Does Your Product Have Soul?

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Does your product have soul? Michael Shrivathsan asks this question, and we take it in a slightly different direction.

Design is Soul

Michael uses an interview with Steve Jobs to build a strong argument for the criticality of design. Along the way, he quotes Steve as saying that “design is the fundamental soul of a man-made creation…” It is a great argument for the importance of design. And the Apple imagery Michael invokes drives home the power of design. We agree with that. We just don’t think design is soul.

Intent is Soul

Michael quotes Socrates too, as saying that the soul is “the essence of a person, being that which decides how we behave.” We’re more aligned with Socrates than Steve on this one.

Products are created to achieve goals – to solve problems or exploit opportunities. That is the essence of the product.

The soul of a product is the goal it was designed to achieve.

Lack of Intent

Many products lose sight of their goals over time. They add too many features and they fail to prioritize. They lose sight of their users and thereby lose sight of the market. They try and solve too many problems, taking on too many goals. This scattered “emphasis” dilutes the essence of the product, and weakens its soul.

Soulful Products

  • The Compact Disc / Player. A record that doesn’t wear out. Old folks like me will have at least one record or cassette that they bought more than once because they wore out the first copies. Young folks may be surprised to know that records lost fidelity over time, as the needle scratched away the dynamic range of the surface of the record; and cassette tapes, while magnetic, were analog, and they stretched over time. Especially the first and last tracks on the cassette. There’s an essence to the compact disc. You can listen to your favorite album continuously, indefinitely, without a loss of fidelity. In the 90’s, this was a huge deal.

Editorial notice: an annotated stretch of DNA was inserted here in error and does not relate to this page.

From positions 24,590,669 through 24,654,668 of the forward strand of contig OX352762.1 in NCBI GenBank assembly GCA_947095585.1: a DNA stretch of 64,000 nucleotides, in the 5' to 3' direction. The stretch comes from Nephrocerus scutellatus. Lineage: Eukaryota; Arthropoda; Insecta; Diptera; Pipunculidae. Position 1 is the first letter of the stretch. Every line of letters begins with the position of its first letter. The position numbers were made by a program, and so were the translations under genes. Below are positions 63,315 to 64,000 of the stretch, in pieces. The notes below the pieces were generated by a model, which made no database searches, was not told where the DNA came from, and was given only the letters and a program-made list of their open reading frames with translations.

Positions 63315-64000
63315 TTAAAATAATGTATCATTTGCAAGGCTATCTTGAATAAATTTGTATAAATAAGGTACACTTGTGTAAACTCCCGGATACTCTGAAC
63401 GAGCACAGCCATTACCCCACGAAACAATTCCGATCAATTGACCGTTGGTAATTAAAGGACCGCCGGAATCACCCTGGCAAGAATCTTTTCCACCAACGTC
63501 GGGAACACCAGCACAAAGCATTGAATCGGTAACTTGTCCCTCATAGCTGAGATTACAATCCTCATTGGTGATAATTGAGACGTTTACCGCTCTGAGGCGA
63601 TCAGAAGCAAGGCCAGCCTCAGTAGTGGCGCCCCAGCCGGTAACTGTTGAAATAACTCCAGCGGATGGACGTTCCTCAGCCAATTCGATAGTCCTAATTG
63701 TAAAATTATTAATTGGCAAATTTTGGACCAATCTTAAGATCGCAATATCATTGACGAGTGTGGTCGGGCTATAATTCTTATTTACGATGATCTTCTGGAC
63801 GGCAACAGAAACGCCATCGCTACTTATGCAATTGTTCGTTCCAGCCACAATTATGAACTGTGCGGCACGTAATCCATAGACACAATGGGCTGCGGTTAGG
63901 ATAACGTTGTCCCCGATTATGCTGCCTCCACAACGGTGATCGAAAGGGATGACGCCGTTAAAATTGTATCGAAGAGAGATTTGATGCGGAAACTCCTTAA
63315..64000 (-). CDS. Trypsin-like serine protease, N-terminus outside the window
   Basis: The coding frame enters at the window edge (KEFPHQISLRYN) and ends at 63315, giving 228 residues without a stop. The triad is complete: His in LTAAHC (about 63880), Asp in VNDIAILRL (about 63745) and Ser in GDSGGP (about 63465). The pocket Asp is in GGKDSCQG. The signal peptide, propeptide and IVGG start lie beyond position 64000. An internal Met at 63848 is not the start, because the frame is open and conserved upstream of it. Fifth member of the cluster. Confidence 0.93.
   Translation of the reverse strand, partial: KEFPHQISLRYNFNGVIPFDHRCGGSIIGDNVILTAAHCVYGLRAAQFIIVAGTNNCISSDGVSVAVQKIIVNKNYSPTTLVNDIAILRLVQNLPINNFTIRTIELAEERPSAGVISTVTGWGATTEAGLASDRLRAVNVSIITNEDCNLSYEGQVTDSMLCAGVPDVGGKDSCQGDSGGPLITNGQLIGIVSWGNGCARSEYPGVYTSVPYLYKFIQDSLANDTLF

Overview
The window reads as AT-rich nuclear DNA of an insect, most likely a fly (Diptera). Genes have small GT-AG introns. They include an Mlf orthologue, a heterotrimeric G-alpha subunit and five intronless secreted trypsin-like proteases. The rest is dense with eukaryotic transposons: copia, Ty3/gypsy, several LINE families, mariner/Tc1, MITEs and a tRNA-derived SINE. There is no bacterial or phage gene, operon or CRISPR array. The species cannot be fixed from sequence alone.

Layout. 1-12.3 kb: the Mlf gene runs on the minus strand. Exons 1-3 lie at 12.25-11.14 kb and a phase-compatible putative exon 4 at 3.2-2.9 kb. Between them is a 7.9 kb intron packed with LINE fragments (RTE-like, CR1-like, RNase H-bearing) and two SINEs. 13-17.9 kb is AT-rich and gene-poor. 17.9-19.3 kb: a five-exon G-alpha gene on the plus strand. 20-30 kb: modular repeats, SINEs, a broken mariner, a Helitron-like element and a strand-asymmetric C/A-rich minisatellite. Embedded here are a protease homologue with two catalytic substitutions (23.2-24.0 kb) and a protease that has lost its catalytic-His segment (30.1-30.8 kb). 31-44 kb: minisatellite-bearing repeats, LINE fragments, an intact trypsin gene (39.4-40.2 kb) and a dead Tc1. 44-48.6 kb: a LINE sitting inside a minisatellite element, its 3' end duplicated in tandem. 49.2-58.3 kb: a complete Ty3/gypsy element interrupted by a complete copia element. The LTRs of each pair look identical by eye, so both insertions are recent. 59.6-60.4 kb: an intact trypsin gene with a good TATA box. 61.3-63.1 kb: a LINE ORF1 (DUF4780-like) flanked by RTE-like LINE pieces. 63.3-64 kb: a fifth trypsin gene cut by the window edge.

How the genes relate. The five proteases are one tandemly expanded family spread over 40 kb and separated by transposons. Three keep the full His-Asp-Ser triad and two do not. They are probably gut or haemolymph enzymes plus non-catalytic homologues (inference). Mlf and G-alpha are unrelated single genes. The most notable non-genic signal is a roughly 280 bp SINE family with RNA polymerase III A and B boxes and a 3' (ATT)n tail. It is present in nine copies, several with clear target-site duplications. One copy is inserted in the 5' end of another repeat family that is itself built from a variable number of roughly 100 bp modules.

• Anti-Lock Breaks. Make a car stop in the shortest possible distance, regardless of road conditions. Another huge deal. Wouldn’t surprise me if anti-lock breaks save as many lives as seat belts. Of course, there’s no way to gather the stats.
  • The microwave oven. Cook stuff as fast as possible. After WW2 radar technicians discovered the physical damage caused by their units (birds would get cooked in flight), Amana researched and invented the Radarange.
  • The cell phone, email, web browser, typewriter, air conditioning, PVRs. All products with a clear essence…

…At least initially.

Today, these products are ubiquitous, and have become “product categories” – their essence was so powerful, they had so much soul that more and more products are created in each category.

Sole or Soul?

We can also see how things have gone awry, as products have diluted their own meaning over time – combining features “because you can”, for example. Some products don’t lose sight of their visions. 37signals does a great job of staying focused on the goal of the product. To “do more things”, they create more products – not more menu items and tabs in an existing product. Gmail is a great email client. Not so good at contact management or calendaring, but also not diluted by those things. Google has a calendar now, and I hope will have a contact management solution soon. But Gmail has soul. Lotus Notes lost their way.

What matters is what your product is supposed to do. Are all the features in support of your goals? Your user’s goals?

Or are the extra features diluting the essence of your product? Dilutive features may be exec “pet projects”, or loud-customer-requests, or cowboy-capabilities (added by someone who thought it would be cool).

Conclusion

Design is important, but the soul of a product is its essence – its goal.

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